The sitting was chaired by National Assembly Speaker Fehmida Mirza, whom the president congratulated as the first woman speaker in the Muslim world to preside over such historic changes. The guests in the galleries included armed forces’ chiefs, provincial governors and heads of diplomatic missions in Islamabad.
The president cited the consensus on constitutional reforms, fight against militancy, a reforms package for Balochistan and a new National Finance Commission award as the most important achievement under the PPP-led coalition government — though he said the constitutional package was “not a favour to anyone” but a national duty for which he congratulated all parties in parliament for rising “above partisan politics in an unprecedented show of national solidarity.”
He recalled Pakistan’s history of subversions of the Constitution such as by military coups of 1977 and 1999 that toppled then prime ministers Zulfikar Ali Bhutto — who was later executed — and Nawaz Sharif respectively, and “sadder still” validations by the “pillars of the state,” and, in reference to the amendments, said: “The nation can take pride that it has closed that sorry chapter.”
But he acknowledged difficulties in tackling economic problems with rising prices and squeezed incomes and power and water shortages.
Fight To The Finish
Calling militancy and extremism the “greatest threat to our national security in recent times,” he said: “I assure you we will fight to the finish.”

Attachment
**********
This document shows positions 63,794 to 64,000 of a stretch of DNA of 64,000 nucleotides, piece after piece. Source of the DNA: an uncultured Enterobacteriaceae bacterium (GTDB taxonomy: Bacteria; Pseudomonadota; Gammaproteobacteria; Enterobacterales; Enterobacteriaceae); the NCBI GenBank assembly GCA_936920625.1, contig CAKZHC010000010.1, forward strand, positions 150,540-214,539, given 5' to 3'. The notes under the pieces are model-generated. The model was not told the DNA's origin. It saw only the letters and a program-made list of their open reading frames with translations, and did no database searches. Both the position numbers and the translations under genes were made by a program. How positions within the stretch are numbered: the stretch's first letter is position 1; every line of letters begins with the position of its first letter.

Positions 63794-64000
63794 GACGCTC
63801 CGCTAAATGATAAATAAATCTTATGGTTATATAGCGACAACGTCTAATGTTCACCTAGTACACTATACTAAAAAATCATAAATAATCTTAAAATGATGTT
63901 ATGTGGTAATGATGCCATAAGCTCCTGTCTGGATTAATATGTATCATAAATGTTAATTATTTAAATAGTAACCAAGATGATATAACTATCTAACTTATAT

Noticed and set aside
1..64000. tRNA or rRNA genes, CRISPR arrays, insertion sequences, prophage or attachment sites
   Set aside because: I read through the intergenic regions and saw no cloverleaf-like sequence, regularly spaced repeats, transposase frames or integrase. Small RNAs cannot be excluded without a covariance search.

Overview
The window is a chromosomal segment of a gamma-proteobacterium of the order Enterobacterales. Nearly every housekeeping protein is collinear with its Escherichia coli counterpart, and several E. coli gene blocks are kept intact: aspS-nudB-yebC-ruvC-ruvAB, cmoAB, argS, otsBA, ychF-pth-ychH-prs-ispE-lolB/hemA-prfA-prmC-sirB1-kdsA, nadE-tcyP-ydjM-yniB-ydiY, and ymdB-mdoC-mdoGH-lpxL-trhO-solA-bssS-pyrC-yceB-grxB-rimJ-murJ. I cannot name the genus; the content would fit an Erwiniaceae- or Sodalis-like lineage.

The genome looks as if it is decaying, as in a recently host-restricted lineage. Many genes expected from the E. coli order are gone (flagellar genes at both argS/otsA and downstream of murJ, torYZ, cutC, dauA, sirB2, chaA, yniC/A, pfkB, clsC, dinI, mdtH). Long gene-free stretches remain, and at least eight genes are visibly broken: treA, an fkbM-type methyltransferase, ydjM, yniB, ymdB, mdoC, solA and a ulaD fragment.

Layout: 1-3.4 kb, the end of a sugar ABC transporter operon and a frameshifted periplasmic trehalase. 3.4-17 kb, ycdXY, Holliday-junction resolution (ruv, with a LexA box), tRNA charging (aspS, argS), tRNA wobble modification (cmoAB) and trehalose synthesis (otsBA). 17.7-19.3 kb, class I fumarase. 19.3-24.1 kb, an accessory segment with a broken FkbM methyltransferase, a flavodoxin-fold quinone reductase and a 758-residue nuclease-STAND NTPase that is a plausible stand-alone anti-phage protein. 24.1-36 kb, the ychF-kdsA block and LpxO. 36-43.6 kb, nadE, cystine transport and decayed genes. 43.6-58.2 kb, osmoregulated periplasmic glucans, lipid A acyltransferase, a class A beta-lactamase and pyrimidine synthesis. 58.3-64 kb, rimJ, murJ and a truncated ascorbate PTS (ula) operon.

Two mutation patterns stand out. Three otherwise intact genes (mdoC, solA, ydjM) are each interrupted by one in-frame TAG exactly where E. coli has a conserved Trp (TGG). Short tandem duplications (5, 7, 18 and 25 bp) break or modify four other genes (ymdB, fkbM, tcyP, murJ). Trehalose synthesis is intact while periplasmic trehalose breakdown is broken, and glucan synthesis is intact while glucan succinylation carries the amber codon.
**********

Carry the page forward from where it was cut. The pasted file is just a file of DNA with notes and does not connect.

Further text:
He reiterated the government’s policy to make peace with those willing to give up violence and use force against those challenging the writ of the state and said: “I assure you that the sovereignty of Pakistan has been protected and solemnly pledge that it will be safeguarded at all costs.”
Among some planned measures, the president said reforms for Fata and amendments to the British-era Frontier Crimes Regulations for the area had been finalised after consultation with “stakeholders” and “will be soon implemented.”
Also, modalities of giving overseas Pakistanis the right to vote in national elections “will soon be finalized,” he said.
The president said Pakistan sought a stable regional environment, with ties with China remaining “the bedrock of our foreign policy,” and would give strong support for an “Afghan-led reconciliation and reconstruction process” in Afghanistan.
He said Pakistan considered it essential to normalise relations with India and wanted an honourable and peaceful settlement of outstanding disputes, including the water issue and the “core issue of Jammu and Kashmir”, and sought no arms race though “a disproportionate increase in military budget by the largest democracy does not help the cause of arms reduction.”
“We greatly value our relations with all Muslim countries and will continue to strive for enhanced ties with them,” he said.
The president said partnership with the United States and Europe had strengthened over the past year “in sharp contrast to the isolation we inherited,” adding that the strategic dialogue with Washington was aimed at “addressing core issues of Pakistan,” while he welcomed President Barack Obama’s “new initiatives towards Pakistan.”